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Fall 2006

Treatments Reduce Attention-Deficit Hyperactivity Risks

UCLA psychiatrist served on U.S. Food and Drug Administration advisory panel on ADHD

An estimated 5 to 10 percent of school-age children and 4 to 5 percent of adults have attention-deficit hyperactivity disorder (ADHD). Despite the significant risks associated with the condition, however, many who have ADHD either are never diagnosed or fail to receive the treatment that would help them, according to James McGough, M.D., psychiatrist and director of the UCLA ADHD Clinic.  Negative publicity resulting from isolated cases of serious side effects associated with ADHD drugs should not distract from the more important issue that the benefits of the medications are abundantly clear, Dr. McGough asserts.

"ADHD is a biologically driven condition causing significant impairments," he says. "This is not a result of bad parenting, and it's not fiction-research has made great advances in revealing the underlying genetics and showing the structural brain difficulties of individuals with ADHD." When untreated, ADHD has been found to significantly increase people's risk for poor performance in school or at work, failed relationships, low self-esteem, drug and alcohol dependence, and automobile accidents.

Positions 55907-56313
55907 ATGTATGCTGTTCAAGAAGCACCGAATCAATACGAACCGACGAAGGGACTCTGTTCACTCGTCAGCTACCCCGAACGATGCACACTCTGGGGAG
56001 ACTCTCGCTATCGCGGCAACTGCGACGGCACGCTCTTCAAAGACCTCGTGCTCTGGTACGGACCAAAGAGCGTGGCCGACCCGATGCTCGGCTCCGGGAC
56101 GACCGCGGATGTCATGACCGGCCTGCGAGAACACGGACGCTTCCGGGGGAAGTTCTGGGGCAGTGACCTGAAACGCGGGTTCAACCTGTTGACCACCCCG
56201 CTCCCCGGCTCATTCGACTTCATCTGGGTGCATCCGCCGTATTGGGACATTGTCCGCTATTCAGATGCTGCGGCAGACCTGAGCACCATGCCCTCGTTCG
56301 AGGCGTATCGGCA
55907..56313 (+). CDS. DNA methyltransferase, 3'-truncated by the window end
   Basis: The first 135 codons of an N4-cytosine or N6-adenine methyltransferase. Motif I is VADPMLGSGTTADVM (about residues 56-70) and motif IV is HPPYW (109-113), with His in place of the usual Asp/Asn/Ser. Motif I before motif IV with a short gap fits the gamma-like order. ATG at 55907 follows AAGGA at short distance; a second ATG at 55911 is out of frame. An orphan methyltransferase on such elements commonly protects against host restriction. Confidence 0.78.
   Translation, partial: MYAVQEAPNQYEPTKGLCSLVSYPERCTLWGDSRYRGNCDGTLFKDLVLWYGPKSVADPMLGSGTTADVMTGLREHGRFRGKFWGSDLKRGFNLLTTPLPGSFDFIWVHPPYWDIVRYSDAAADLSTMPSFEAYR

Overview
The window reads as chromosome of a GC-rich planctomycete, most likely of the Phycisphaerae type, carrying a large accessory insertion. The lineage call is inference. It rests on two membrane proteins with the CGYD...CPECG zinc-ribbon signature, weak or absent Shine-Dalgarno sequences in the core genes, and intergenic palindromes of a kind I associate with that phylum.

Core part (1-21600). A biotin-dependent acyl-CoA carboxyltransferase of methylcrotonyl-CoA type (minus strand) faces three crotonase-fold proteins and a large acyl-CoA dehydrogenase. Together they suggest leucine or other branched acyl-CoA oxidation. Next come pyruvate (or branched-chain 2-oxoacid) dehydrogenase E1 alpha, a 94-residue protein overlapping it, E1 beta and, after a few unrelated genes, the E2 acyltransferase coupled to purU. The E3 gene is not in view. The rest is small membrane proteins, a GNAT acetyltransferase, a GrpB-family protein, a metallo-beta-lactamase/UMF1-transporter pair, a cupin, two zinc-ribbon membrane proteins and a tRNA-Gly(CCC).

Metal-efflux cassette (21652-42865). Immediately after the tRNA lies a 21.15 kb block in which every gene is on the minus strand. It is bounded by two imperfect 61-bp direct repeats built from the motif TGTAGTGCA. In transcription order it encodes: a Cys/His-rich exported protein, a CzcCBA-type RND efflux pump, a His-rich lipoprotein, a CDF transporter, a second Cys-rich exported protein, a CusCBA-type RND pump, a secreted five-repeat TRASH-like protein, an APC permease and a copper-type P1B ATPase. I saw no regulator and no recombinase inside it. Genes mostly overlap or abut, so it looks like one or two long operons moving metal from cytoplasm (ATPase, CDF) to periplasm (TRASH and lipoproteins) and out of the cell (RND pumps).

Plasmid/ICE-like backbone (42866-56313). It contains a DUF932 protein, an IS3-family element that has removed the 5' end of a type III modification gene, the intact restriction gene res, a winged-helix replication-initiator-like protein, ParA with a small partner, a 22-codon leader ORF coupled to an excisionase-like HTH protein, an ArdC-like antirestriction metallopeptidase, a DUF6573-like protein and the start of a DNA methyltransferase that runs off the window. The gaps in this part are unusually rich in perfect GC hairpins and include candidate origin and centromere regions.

The most commonly prescribed ADHD medications treat symptoms by stimulating the brain's attention centers. Non-stimulant ADHD drugs are also being used for some patients. "Many of these drugs have been used since the 1930s," says Dr. McGough. "They are generally safe, with side effects that tend to be mild to moderate, and which stop once you are no longer taking the drugs." Go to www.healthcare.ucla.edu/vitalsigns/adhd  




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